These links are:

  • Naturally given (eg not purchased or required by you for a service);
  • From relevant websites (such as partners and news sites);
  • Meant for users to click and come to your site, not just for search engines.

Links are meaningful to SEO because they are hard to acquire. The more authoritative the linking website is, and thus the more significant it is for SEO, the harder it will be to obtain.

There are many ways to acquire links back to your eCommerce website, but keep all of the above in mind as you build and execute on your link building (or as I prefer to refer to it, link acquisition) plan.

Check Mark Nexcess’ Managed WooCommerce Hosting helps optimize SEO with keyword indexing, so you can focus on building links to authoritative sources.

I get asked two questions quite frequently about link building:

  • How many links do I need to rank?
  • Where are my competitors getting their links?

Luckily both of these questions are answered by looking at the other ranking sites for the search terms you are targeting.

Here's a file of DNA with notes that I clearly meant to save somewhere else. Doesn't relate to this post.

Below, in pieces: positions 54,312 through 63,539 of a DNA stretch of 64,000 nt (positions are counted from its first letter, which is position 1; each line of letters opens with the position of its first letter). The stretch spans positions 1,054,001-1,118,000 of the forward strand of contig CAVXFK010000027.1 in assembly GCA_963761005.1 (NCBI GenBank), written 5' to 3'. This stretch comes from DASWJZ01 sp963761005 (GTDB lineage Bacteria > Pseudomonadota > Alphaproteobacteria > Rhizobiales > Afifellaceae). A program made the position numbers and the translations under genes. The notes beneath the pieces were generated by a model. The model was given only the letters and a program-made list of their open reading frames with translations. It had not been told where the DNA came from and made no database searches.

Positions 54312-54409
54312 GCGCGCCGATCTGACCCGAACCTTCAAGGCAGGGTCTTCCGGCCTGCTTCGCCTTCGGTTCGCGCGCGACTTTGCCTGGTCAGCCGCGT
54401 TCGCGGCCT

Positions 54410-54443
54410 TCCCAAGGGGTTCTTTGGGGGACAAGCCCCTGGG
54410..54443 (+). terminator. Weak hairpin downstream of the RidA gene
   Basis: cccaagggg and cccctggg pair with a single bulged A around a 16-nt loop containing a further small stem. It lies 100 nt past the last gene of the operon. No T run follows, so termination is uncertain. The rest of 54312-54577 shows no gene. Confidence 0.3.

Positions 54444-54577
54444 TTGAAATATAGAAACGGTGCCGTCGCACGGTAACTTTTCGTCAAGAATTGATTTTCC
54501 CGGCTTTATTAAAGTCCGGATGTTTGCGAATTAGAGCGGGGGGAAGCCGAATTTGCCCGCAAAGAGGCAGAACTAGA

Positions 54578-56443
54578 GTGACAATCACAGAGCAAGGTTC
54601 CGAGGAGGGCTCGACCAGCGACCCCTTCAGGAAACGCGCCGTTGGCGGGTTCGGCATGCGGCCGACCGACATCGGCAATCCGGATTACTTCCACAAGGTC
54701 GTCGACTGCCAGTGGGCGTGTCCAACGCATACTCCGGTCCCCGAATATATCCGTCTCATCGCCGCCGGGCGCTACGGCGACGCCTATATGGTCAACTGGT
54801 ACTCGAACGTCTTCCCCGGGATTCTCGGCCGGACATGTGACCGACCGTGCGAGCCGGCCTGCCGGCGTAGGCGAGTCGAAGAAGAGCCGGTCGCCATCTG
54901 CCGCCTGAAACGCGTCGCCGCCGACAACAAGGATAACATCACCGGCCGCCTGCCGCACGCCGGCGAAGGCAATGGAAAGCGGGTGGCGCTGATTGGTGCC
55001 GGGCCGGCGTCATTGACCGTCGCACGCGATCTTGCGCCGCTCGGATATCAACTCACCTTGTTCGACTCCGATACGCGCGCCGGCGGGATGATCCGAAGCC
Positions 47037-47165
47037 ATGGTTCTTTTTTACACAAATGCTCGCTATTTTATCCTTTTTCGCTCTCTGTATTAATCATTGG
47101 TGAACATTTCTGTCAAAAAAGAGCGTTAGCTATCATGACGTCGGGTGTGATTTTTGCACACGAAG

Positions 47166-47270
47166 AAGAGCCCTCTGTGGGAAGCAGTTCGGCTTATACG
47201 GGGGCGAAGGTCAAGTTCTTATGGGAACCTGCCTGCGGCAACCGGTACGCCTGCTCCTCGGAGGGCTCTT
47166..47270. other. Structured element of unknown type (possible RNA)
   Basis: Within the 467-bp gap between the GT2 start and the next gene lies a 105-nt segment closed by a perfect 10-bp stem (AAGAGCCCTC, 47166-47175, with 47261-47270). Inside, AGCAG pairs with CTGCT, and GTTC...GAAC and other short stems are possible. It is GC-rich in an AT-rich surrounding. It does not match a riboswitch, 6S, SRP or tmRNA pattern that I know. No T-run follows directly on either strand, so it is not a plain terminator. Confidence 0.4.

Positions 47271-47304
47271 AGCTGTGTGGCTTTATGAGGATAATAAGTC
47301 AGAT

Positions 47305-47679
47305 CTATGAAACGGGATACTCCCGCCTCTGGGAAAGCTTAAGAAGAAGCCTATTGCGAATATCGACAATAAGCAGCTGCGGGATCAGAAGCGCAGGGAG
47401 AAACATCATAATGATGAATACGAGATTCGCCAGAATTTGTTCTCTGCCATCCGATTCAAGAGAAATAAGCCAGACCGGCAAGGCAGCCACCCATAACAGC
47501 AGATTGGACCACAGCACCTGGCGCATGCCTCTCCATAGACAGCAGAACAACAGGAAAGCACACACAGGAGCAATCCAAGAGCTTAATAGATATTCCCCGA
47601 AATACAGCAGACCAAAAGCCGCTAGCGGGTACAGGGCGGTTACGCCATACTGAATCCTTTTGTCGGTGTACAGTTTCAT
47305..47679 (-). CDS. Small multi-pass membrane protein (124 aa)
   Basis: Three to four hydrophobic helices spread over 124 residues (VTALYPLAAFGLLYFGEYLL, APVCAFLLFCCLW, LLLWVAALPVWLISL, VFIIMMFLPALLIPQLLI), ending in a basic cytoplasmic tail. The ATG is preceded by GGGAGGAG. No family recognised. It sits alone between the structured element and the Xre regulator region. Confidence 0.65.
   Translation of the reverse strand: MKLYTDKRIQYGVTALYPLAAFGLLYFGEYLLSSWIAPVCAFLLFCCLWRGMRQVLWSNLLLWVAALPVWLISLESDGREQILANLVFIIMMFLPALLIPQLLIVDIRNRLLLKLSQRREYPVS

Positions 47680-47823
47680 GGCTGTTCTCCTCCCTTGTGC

Let’s use the search term [iphone skins 7 plus], which according to Keywords Everywhere (a free Chrome extension) has 5,400 searches per month:

I like to use Moz’s Mozbar, which is another Chrome extension you can use to get information from their link index of the web about the specific pages that are ranking.

In this example, you can see the metrics for the top 4 sites below:

If you read my technical SEO for eCommerce post then you will probably notice that they are all doing good on-page SEO which is undoubtedly helping them rank.

If we look deeper than their on-page SEO elements, then we see the following:

  • The ranking pages are category pages, not individual product pages or homepages;
  • Most have a domain authority above 50 (except for #4);
  • All four have at least a few, if not more, linking root domains and links pointing to the ranking page.

No rubric exists to know the tradeoff between Domain Authority and the number of links needed to rank, but from just the above we can understand that to rank for this term you will need: